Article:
About one third of ATMs now make direct charges to consumers, and in 2004 it is estimated that UK consumers paid Ap140 million in charges made whilst accessing funds through cash machines. The Committee's report examines the principle and increasing trend towards charging, the clarity of presentation of these charges to the consumer, the likely impact on financial exclusion and low-income households, and key areas for action from government, regulators and the industry. Findings include that although there has been an increase in free machines as well as charging machines, their location and the lack of transparency about which machines make charges hinders genuine competition and consumer choice. Recommendations include that there should be a clearer indication of the amount of surcharge on external signage with standardised labelling for all free and charging machines. The LINK network agreement needs to improve consumer representation and its enforcement mechanisms. The trend towards ATM charges should not be allowed to exacerbate existing financial exclusion, and the Government should ensure that the switch to direct payment of benefits does not disadvantage recipients in their access to cash.In addition, the LINK system provides the means for the card issuing bank to pay all or part of the surcharge and, once again, ... 13 However, customers using a credit card at a Lloyds TSB cash machine may be subject to a cash advance feeanbsp;...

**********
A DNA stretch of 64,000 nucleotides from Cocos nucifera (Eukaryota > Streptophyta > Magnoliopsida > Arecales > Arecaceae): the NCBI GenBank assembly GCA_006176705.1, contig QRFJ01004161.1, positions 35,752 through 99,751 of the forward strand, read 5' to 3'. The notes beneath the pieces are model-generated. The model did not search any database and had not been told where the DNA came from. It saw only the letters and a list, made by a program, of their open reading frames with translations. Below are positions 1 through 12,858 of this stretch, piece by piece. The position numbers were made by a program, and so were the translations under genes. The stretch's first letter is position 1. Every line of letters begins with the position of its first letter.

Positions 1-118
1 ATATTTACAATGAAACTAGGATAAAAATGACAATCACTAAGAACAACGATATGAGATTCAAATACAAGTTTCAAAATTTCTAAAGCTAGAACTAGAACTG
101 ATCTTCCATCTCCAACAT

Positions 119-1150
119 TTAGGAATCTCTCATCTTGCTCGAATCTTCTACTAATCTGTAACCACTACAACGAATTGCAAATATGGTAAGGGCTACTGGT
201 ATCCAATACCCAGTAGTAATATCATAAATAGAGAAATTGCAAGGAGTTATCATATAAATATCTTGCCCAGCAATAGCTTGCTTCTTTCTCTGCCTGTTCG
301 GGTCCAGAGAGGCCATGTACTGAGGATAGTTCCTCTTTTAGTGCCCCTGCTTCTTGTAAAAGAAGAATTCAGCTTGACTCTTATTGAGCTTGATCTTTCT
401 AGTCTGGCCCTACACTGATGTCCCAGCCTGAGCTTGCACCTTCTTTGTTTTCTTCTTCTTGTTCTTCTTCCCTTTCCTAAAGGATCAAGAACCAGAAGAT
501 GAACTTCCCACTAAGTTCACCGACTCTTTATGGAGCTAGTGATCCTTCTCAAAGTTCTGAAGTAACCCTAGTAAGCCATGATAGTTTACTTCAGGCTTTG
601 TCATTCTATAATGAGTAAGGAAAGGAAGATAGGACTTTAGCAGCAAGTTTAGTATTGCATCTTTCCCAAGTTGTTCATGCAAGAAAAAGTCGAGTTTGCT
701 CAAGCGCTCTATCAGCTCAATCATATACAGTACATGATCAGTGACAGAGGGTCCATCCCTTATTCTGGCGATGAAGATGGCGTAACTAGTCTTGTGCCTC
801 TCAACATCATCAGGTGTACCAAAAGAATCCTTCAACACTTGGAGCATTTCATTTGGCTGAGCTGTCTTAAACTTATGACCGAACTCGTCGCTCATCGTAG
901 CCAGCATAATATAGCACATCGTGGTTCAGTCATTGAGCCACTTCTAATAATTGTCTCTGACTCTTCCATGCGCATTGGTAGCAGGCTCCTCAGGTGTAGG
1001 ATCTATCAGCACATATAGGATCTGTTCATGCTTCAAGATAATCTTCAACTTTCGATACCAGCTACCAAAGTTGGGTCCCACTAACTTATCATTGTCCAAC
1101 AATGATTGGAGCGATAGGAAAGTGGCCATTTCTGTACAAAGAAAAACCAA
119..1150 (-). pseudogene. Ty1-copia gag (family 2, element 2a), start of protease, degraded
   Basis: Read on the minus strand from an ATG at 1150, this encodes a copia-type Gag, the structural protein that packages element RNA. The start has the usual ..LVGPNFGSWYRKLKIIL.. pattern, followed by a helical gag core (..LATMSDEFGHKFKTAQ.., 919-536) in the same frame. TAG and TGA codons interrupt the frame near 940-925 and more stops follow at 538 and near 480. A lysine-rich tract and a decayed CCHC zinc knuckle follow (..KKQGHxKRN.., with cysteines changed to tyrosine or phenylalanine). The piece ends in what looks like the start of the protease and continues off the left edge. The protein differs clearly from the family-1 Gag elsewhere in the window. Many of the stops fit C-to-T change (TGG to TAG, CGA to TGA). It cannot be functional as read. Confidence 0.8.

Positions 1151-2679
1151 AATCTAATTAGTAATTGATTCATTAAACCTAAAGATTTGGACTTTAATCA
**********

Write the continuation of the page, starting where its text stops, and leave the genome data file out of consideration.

|Title||:||Cash Machine Charges|
|Author||:||Great Britain. Parliament. House of Commons. Treasury Committee|
|Publisher||:||The Stationery Office - 2005|